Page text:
Szeged Hungary

While Kecskemet may have the most beautifully preserved Art Nouveau center in the country, Szeged Hungary has a collection of the grandest architecture outside of Budapest. It boasts Roman ruins, Turkish thermal spas, and baths, as well as the largest university in the country. There’s good theater, nightlife, and excellent dining at a variety of restaurants. The city is located to the south of Kecskemet and also on the Great Hungarian Plain known as the Putsza. It’s the most cosmopolitan Hungarian city on the southern plains. All this provides many things to do in Szeged and the surrounding countryside, and the growing Szeged travel and tourism industry continues to bring more vitality to the city.

Yellow is the color of the Austrian Habsburgs, who played such an important part of Hungarian history and ruled the country after the Turks were driven out. The signature attraction of Szeged Hungary is the lovely main square with its elegant classical yellow buildings. After the great flood of 1879 virtually destroyed the city, Austrian Emperor Franz helped rebuild the city along the same graceful lines as Vienna Austria, his own capital city. Like Vienna, Szeged’s main square is bisected by wide boulevards and lined with beautiful buildings and monuments.

Take one of the many organized Szeged tours available or simply stroll around the main square, also called Cathedral Square, to explore this glorious Art Nouveau treasure on your own. The twin-towered Cathedral with its five bells dominates the city’s skyline. You’ll also see the lovely City Hall and National Theatre, as well as the fanciful water tower and the simpler Demetrius Tower. There are ornate palaces and the stately Ferenc Móra Museum, dedicated to the favorite son of Szeged and one of the country’s greatest literary and intellectual giants.

There are many Szeged attractions other than the popular Cathedral Square. Budapest has its Great Synagogue, but Szeged Hungary has its own Grand Synagogue located in the old, once-thriving Jewish quarter. A Moorish Art Nouveau structure, it has an extraordinary tabernacle carved from acacia wood. If all this isn’t enough, even the lively pedestrian-only shopping area of Szeged’s Klauzel Square is lined with attractive neo-Classical buildings.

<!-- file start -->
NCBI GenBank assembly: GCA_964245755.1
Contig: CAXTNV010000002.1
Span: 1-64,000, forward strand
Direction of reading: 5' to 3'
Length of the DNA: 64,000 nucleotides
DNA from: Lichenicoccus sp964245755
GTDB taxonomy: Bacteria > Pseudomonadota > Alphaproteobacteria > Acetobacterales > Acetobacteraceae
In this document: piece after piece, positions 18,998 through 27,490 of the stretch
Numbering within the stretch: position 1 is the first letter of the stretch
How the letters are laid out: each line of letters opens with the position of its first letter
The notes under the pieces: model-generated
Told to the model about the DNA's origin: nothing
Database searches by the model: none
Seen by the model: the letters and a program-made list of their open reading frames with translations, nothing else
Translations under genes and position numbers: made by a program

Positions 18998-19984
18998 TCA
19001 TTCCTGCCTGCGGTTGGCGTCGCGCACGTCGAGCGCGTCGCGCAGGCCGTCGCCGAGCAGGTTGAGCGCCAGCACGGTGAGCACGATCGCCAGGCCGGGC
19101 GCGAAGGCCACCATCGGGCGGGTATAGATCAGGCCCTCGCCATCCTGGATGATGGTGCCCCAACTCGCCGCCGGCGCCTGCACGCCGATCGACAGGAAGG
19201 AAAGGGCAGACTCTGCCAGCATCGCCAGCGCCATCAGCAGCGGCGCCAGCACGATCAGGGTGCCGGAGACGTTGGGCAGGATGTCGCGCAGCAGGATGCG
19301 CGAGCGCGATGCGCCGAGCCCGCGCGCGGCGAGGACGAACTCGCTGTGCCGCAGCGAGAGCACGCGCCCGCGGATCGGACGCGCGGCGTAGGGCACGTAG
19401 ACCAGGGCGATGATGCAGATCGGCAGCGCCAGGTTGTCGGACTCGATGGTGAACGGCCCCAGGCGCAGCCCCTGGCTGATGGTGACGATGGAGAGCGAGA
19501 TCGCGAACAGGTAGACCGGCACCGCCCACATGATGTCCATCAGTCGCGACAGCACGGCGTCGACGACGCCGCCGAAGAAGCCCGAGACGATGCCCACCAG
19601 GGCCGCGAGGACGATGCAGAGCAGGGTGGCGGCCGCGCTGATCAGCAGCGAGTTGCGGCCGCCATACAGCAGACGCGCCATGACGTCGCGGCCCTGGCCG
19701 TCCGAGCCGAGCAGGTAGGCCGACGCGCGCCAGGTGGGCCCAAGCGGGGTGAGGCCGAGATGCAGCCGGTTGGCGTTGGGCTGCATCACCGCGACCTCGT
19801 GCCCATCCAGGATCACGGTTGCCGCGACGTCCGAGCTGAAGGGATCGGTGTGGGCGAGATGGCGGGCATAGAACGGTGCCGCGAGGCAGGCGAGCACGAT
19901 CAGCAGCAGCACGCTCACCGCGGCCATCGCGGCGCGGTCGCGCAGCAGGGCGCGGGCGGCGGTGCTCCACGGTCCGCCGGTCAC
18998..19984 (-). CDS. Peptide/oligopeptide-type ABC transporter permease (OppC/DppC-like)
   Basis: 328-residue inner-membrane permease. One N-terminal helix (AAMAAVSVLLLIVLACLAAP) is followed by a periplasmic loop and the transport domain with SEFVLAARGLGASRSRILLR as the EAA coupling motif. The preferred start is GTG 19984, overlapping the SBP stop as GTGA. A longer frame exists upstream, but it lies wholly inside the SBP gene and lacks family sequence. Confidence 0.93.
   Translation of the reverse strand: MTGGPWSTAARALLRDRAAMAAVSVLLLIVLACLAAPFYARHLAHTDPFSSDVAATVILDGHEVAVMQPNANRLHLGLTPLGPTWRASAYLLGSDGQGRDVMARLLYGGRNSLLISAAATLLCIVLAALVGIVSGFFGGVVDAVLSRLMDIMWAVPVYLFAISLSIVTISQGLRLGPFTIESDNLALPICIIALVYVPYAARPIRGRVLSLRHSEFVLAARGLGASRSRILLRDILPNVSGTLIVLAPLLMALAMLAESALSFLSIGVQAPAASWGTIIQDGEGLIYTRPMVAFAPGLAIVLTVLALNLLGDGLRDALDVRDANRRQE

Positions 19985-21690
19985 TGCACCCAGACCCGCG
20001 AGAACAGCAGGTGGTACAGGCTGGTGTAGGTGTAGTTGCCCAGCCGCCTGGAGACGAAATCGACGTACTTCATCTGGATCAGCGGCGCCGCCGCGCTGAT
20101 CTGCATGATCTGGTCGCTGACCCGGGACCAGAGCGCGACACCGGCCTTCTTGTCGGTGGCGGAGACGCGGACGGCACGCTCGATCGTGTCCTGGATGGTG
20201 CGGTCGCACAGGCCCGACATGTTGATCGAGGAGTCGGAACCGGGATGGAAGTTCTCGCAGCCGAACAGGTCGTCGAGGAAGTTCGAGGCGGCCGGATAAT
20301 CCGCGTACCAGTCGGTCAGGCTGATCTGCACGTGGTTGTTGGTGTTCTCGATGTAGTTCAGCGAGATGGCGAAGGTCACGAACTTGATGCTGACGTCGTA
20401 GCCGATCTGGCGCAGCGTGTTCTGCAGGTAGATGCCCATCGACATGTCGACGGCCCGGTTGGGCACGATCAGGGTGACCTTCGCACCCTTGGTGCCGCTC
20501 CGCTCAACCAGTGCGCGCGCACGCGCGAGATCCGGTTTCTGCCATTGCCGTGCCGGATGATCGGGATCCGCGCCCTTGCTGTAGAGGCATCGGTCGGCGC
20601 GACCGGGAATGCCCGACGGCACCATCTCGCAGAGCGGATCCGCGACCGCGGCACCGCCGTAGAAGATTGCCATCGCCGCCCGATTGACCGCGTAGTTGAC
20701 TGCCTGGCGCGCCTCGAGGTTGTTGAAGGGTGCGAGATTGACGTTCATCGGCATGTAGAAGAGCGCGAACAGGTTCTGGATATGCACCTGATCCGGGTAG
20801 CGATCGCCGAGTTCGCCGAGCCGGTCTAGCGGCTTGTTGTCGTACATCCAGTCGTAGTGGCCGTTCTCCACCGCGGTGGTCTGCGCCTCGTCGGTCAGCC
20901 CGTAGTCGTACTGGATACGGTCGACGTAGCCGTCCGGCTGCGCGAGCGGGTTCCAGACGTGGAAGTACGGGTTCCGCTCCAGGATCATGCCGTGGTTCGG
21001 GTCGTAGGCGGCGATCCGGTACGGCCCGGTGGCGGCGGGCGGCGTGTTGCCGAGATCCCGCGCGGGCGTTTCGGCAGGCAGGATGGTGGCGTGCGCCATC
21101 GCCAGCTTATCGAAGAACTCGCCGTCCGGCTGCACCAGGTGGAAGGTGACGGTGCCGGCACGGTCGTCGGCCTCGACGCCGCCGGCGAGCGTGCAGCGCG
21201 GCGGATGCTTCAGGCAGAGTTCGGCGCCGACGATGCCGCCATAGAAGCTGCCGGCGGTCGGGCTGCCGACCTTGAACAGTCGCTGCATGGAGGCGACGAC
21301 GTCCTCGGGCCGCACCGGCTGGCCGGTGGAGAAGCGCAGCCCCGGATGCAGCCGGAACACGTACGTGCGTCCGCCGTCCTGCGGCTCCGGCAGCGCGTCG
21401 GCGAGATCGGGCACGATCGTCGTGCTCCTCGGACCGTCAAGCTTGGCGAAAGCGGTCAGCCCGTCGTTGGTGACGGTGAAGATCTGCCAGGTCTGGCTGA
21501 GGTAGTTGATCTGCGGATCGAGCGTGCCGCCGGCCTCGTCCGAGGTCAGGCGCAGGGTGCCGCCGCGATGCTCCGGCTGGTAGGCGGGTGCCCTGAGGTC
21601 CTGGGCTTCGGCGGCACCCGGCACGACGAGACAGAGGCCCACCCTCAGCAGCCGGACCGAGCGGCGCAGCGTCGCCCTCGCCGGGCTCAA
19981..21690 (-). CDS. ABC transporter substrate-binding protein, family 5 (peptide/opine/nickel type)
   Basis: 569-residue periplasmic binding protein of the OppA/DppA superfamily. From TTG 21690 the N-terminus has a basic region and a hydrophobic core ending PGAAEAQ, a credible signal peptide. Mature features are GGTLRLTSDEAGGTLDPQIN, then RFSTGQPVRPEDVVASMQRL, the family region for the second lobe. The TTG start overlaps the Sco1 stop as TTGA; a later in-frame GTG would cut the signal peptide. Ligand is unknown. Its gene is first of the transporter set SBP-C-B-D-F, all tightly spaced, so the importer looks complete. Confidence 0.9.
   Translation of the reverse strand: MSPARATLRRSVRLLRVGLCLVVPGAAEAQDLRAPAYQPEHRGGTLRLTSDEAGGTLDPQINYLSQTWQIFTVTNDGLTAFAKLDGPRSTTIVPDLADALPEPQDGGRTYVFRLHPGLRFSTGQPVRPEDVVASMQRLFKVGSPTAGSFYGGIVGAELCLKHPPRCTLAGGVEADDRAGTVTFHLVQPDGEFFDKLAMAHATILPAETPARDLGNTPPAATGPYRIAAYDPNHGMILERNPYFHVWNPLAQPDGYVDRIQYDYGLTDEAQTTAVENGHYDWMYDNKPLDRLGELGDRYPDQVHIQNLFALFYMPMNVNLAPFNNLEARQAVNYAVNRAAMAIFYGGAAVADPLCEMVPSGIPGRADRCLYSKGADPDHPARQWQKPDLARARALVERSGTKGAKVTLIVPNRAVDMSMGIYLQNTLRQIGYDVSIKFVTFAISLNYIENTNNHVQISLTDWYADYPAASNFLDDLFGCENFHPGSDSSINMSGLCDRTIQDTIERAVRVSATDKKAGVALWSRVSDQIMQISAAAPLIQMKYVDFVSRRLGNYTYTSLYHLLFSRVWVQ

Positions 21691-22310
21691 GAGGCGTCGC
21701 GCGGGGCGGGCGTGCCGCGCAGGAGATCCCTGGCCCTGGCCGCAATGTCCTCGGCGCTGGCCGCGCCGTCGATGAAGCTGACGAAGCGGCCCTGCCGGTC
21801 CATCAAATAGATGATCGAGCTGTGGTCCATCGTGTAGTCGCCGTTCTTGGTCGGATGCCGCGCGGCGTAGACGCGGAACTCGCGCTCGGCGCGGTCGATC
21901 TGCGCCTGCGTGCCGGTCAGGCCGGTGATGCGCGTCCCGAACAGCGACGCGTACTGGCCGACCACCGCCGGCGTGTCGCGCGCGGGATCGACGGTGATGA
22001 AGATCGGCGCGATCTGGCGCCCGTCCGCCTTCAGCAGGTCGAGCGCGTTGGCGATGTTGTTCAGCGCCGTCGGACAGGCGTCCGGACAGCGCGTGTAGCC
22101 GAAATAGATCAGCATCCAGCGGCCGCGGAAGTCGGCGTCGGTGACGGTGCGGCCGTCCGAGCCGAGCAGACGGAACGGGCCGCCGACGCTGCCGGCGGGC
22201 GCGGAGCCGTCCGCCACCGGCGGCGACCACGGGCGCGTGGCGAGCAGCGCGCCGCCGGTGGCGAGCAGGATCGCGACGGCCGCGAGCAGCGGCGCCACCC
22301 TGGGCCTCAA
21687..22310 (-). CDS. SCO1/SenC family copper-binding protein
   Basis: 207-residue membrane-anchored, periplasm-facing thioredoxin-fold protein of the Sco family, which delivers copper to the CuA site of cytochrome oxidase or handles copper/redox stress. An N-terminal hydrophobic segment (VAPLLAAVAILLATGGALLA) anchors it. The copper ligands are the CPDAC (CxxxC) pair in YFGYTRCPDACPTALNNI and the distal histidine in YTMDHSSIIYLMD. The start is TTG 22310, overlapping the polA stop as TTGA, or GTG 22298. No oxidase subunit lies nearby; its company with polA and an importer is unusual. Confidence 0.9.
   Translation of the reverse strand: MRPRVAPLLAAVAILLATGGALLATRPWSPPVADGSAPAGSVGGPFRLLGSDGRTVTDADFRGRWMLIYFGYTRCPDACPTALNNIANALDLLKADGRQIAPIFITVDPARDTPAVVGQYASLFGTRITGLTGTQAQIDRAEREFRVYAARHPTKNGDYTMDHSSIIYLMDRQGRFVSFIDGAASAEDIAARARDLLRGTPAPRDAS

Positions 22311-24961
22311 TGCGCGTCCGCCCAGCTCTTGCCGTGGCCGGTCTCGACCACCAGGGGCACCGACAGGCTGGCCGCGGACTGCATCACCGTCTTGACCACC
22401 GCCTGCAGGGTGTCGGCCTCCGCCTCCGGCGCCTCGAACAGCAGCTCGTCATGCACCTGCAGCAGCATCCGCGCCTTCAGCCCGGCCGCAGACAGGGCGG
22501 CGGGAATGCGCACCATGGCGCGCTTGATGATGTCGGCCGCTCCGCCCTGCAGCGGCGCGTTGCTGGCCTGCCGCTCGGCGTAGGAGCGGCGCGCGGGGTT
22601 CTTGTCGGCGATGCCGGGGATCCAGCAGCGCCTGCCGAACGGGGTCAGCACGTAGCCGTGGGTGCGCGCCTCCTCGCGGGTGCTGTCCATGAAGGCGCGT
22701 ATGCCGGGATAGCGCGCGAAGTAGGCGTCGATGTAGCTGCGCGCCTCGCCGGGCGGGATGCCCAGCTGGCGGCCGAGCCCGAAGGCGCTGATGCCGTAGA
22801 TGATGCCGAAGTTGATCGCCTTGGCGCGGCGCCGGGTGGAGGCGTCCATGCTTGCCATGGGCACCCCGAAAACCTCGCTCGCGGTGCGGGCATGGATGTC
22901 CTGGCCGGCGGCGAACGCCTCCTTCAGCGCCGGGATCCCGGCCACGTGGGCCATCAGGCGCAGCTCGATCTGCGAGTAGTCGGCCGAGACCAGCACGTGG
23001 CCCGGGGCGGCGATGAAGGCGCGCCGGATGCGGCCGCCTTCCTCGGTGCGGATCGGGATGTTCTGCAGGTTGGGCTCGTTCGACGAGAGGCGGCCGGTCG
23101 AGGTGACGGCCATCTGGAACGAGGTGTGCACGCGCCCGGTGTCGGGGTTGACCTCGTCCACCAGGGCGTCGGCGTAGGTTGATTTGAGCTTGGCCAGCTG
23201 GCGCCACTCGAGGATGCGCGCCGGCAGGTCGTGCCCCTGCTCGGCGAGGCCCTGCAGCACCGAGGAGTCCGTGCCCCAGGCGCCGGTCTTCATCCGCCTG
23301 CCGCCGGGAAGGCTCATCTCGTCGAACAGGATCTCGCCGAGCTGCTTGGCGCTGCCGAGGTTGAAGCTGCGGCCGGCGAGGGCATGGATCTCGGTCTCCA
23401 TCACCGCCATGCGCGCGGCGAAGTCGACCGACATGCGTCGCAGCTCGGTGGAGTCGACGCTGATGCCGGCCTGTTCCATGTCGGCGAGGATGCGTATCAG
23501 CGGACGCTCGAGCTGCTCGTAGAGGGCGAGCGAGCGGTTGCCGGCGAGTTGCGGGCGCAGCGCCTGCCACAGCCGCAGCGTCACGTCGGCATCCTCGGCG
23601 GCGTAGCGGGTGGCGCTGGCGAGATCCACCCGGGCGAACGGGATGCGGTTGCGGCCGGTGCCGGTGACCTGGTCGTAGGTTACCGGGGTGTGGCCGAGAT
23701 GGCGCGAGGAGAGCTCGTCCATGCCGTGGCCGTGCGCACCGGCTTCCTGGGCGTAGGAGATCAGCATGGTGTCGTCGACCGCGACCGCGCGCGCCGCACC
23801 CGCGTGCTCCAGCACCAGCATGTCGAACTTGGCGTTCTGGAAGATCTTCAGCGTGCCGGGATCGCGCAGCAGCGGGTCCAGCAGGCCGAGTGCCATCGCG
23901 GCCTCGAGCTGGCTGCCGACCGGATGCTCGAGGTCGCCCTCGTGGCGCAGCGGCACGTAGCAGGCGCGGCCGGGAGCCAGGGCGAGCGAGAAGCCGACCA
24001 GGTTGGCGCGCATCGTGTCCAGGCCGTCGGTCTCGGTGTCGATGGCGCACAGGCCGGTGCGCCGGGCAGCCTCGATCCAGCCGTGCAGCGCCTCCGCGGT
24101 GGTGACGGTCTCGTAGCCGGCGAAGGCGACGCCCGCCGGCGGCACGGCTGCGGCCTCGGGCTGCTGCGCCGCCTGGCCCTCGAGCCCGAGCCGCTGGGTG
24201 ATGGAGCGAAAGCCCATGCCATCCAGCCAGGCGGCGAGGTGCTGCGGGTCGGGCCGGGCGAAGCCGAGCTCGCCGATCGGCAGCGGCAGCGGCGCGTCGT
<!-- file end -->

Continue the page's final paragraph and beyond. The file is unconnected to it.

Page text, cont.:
Szeged travel has always been important. Once located in the center of the country and on the navigable Tisza River, it was a crossroads of cultures and on a major trading route. After World War II, Hungary’s southern territories were ceded to Serbia and Romania. Therefore, Szeged became an important border town. Today, there is reliable transportation from Budapest both by highway and on Hungary’s extensive rail system.

As befits such a cosmopolitan university city, Szeged dining opportunities are many and varied. Don’t forget to order some Hungary wine to complement your meal. Look for Szeged tours that take advantage of the country’s thriving wine producing industry. Proximity to the river means that fish is a city specialty; you will find good restaurants and cafés serving the signature fish soup and fresh perch and carp all over town. The best are down by the river. Spend some time in the university area, and you’ll find other great dining venues, all tested by students looking out for both their taste buds and wallets.

The history of Hungary and the fabric of its culture are intertwined with the cultivation of that fiery spice, paprika. Paprika is an integral ingredient of many traditional Hungarian dishes. If you’re enjoying Szeged travel you’re going to taste it, because the region is the center of paprika cultivation. Paprika isn’t used the way most Americans use it—for deviled eggs and potato salad decoration. The Hungarians use it as a full-fledged ingredient. Paprika a spice made from red chili peppers, and while some is extremely hot (csispos), most is sweet and quite mild. This and liberal use of garlic makes authentic Hungarian cuisine and dining quite exquisite. Around the area of the Alsovarosi Church is a neighborhood full of traditional paprika growers whose drying peppers drape entire houses.

Many vacation packages include Szeged tours and this is also a good extension after one of the cruises on the Danube River. Other Szeged travel opportunities exist in the wide-open spaces of the surrounding countryside, for the city is in the Great Hungarian Plain.

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